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Tuesday, October 13, 2015

GAWA Day #28: My Day in Istanbul

Istanbul was founded in the 13th century BC, making it around 3300 years old.  My early remembrance is a Four Lads hit:  Istanbul (not Constantinople).  I once owned that album on the left.  How many remember that the song was written in 1953 on the 500th anniversary of the fall of Constantinople?  Who remembers that the lyrics also refer to New York City once being New Amsterdam?  Yes, this is getting ridiculous, but the inspiration was  Paul Whitman's C-O-N-S-T-A-N-T-I-N-O-P-L-E in 1928.  If you are not too old and somehow recognize the song, it was covered in 1990 by They Might Be Giants.  That's a rock group, not the 1971 movie with George C. Scott imagining himself as Sherlock Holmes.  Here are the Four Lads on PBS four years ago.

The city was originally called Lygos, the Greeks arrived in 700 BC, and the Romans took over in AD 196, changing the name to Byzantium.  Then along came Emperor Constantine the Great, and the city was re-named Constantinople in 330 as the capital of the Roman Empire.  The population rose to 450,000 in the year 500, making it the largest in the world.  600 years later, in the 12th century, Constantinople remained the largest and wealthiest European city.  It fell to the Ottomans in 1453. Around this time, the popular name became Istanbul.  A lot of ups and downs, but in the 16th century, with a population of 700,000, Constantinople (still officially called by this name) became #2 only to Beijing, which had perhaps a million residents.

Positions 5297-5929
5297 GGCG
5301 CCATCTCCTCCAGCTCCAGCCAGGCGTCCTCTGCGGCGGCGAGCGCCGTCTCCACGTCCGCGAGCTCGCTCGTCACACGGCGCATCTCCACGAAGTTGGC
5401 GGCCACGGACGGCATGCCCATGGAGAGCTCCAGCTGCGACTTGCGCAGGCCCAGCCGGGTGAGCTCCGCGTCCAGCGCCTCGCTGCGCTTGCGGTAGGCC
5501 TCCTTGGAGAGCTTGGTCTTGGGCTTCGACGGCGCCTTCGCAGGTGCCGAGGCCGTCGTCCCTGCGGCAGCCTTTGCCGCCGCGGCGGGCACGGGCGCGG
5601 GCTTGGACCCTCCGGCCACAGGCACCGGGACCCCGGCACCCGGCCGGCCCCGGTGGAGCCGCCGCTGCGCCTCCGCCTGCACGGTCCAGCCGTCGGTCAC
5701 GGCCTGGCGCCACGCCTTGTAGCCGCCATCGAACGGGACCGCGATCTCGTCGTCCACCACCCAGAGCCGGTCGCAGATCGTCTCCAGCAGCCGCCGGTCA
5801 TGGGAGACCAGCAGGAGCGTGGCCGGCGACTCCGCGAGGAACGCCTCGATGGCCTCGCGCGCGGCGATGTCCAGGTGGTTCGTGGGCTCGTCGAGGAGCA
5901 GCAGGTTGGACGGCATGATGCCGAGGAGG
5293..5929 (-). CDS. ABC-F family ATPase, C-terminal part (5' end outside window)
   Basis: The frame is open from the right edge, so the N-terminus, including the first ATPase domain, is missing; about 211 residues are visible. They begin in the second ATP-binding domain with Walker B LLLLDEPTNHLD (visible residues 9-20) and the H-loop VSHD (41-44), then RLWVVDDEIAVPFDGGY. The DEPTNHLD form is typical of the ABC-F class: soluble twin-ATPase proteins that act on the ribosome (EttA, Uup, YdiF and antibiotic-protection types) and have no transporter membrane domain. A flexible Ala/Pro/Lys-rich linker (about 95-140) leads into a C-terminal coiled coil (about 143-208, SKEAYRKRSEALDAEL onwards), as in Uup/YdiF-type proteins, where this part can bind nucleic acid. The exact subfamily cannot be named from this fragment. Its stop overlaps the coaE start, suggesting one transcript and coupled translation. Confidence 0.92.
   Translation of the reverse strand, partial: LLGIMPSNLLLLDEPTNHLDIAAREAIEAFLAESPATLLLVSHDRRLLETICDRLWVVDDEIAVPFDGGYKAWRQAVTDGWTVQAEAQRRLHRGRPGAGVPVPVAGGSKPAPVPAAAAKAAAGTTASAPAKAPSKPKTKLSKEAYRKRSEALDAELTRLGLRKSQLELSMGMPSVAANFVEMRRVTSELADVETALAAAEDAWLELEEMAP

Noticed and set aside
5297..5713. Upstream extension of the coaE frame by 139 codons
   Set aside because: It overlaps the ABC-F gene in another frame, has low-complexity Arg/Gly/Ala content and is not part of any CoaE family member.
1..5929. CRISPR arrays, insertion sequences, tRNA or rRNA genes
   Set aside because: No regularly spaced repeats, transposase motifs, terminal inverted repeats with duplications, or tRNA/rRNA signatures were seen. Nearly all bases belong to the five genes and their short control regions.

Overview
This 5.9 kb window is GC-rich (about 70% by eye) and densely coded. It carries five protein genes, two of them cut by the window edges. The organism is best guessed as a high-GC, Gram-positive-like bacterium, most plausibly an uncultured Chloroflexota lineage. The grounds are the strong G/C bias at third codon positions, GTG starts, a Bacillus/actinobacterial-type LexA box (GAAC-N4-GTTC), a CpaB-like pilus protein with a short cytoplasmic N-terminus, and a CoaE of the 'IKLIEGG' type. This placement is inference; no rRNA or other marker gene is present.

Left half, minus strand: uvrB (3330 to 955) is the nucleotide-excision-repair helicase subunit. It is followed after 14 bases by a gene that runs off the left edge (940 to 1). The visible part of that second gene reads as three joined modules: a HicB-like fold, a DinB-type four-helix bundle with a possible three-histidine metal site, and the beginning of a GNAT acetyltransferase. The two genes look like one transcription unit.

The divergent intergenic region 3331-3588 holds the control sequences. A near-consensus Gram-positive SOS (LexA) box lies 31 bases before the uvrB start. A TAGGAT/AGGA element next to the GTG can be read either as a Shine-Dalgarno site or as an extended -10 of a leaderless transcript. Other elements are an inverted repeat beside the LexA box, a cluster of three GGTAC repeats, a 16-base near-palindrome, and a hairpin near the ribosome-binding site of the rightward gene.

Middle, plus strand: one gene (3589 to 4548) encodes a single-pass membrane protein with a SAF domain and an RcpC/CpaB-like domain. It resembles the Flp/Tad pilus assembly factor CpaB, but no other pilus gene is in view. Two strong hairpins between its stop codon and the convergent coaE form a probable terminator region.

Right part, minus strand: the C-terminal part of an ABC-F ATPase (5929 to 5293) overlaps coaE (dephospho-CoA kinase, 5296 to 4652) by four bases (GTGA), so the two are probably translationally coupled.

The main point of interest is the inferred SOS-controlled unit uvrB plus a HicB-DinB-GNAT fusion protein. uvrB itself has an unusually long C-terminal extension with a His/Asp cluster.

Today, Beijing is #3 (21.5 million) to Shanghai (24.2) and Karachi (23.5).  Some reports indicate that Tokyo is #1, and it does have the largest municipality with 37 million people.  Seoul has 25.6 million and Shanghai 24.8.  New York City is #1 in the USA with 20 million, rating #11 in the world. 

The Republic of Turkey was founded in 1923 and the capital was moved to Ankara.  In 1930 Constantinople was officially named ISTANBUL.  What a history!  Today, the metro area of Istanbul is #17 with 14.3 million people.  Ankara is 218 miles away from Istanbul, and a brand new high speed train connects the cities in less than 4 hours, but, because of the terrain, is 331 miles long.  It is said that plane travel between these two cities can take up to 5 hours when you include getting to and from the airports.

Ankara is where the deadliest terroristic act ever in Turkey, the detonation of two human bombs, killed at least 97, injuring nearly 250.  ISIS has generally been blamed, but the body parts are so well strewn out that confirming evidence is lacking.

Here is a readable map of Istanbul, but you might need to click on it.  My hotel is located at the extreme left edge at seaside.



My tour took me to the Blue Mosque, Hagia Sophia and the Grand Bazaar.  All three are within a few minutes walk of each other and, because of logistics, the Blue Mosque was our first stop.  Just outside is the Hippodrome, with various obelisks and the Serpent Column (above), which was brought to Constantinople in 324 by Constantine from Delphi.

No one in Turkey refers to the Blue Mosque as the Blue Mosque.  This is an alien's term referring to the blue tiles.  The official name is Sultan Ahmet Mosque (left), for he built it from 1609 to 1616.  There are 200 stained glass windows and the mosque is still actively used for praying.


This scene above shows the direction to Mecca, or more accurately, praying is focused on the Masjid al-Haram, or Sacred Mosque, around which Hajj pilgrims circle, and close by where 244 were trampled to death last week.  Never publicized, but 272, in addition, died of natural causes, for many are elderly and anyone who passes away during this pilgrimage goes straight to Heaven.  This belief is essentially universally for Muslims.  My greatest benefit was talking to the guide about Islam.